Format of Original
Taylor & Francis
Theoretical Issues in Ergonomic Science
Original Item ID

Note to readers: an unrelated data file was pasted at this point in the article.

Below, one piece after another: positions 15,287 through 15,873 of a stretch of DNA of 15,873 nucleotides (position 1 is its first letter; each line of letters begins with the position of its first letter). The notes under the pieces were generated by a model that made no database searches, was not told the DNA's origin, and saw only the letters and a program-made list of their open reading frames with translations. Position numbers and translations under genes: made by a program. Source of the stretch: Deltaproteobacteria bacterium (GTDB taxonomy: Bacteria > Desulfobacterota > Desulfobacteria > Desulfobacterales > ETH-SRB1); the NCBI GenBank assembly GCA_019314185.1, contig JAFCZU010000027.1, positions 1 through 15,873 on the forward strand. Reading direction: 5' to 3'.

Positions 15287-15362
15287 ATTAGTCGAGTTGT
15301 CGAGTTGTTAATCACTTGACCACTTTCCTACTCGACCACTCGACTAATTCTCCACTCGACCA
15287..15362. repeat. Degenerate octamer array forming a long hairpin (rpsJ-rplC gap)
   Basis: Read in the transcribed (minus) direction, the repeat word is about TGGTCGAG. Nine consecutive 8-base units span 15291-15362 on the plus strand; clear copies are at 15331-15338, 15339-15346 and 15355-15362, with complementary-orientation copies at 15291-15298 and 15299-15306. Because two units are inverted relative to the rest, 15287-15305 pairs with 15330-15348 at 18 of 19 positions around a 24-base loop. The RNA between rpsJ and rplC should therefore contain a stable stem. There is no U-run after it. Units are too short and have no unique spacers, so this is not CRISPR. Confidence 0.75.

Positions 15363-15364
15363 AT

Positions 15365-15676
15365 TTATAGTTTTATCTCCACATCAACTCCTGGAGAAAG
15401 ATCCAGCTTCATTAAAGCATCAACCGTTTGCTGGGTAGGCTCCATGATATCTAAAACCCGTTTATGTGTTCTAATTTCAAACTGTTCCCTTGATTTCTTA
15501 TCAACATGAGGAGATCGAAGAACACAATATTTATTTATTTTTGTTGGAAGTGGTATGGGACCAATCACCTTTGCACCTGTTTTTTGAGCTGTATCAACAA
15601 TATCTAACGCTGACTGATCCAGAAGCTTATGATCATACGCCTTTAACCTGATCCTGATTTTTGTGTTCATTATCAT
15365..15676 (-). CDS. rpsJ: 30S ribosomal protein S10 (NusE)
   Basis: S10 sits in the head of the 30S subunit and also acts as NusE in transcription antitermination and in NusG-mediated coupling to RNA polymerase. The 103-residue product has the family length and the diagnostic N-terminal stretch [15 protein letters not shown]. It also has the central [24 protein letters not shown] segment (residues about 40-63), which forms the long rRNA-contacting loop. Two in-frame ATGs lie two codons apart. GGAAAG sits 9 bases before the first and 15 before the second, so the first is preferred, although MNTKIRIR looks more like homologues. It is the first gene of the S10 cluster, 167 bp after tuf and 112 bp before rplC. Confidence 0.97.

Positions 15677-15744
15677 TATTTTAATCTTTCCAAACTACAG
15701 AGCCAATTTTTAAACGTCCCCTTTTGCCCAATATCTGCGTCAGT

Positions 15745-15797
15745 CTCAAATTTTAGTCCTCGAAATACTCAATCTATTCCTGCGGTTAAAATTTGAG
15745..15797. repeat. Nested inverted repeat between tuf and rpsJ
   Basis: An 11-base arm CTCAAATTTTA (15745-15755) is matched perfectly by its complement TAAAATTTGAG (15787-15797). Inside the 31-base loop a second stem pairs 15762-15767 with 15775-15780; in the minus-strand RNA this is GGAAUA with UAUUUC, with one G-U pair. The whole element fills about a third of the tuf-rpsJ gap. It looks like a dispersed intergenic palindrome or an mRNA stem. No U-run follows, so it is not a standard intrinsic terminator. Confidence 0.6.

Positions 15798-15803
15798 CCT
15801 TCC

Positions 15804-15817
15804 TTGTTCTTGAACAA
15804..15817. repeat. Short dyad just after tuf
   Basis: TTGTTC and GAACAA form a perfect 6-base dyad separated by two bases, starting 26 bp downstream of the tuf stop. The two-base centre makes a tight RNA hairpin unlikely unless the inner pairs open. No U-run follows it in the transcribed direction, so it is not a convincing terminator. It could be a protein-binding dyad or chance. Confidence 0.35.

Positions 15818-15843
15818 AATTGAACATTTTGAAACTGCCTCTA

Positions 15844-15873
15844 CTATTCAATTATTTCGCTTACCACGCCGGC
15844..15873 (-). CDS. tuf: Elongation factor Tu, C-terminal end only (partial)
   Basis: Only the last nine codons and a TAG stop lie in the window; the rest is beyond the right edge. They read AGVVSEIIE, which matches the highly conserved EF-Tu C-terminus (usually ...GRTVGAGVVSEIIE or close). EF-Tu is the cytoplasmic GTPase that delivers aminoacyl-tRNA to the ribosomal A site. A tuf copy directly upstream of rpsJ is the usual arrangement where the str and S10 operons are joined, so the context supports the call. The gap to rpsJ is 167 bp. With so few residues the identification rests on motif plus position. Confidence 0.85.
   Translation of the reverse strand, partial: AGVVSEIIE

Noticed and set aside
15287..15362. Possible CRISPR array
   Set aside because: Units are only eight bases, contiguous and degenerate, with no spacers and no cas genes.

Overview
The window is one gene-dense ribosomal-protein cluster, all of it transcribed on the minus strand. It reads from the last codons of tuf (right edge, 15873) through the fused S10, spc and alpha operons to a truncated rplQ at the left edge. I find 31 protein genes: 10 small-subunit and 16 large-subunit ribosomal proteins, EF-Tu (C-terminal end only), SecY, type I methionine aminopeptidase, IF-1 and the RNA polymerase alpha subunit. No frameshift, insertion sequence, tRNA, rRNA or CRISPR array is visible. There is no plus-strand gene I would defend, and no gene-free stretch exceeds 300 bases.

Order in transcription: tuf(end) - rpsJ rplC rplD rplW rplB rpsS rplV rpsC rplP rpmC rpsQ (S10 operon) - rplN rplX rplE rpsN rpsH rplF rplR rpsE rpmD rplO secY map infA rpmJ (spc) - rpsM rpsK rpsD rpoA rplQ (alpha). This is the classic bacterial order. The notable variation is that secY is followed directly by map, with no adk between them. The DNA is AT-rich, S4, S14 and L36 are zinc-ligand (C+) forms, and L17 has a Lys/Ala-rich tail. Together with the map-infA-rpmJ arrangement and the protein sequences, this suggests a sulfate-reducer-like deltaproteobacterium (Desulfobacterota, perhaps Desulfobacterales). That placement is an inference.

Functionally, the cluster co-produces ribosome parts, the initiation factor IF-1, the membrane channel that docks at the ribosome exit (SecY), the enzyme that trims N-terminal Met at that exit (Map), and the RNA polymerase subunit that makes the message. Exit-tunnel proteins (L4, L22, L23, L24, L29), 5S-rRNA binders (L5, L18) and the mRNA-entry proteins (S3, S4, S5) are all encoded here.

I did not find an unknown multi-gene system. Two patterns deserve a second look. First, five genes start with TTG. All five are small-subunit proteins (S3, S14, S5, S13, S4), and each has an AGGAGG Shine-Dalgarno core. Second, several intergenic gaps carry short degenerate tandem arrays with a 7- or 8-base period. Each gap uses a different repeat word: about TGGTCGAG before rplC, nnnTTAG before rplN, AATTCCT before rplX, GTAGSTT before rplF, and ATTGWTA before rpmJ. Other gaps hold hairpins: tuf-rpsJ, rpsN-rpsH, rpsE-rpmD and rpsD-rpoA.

We reconceptualised several problems concerning the measurement of cognitive workload – fixed versus variable limits on channel capacity, work volume versus time pressure, adaptive strategies, resources demanded by tasks when performed simultaneously, and unclear distinctions between workload and fatigue effects – as two cusp catastrophe models: buckling stress resulting from acute workload, and fatigue resulting from extended engagement. Experimental participants completed a task that was intensive on non-verbal episodic memory and had an automatically speeded component. For buckling stress, the epoch of maximum (speeded) performance was the asymmetry parameter; however, anxiety did not contribute to bifurcation as expected. For fatigue, the bifurcation factor was the total work accomplished, and arithmetic, a compensatory ability, was the asymmetry parameter; R2 for the cusp models outperformed the linear comparison models in both cases. A research programme is outlined that revolves around the two models with different types of task and resource configurations.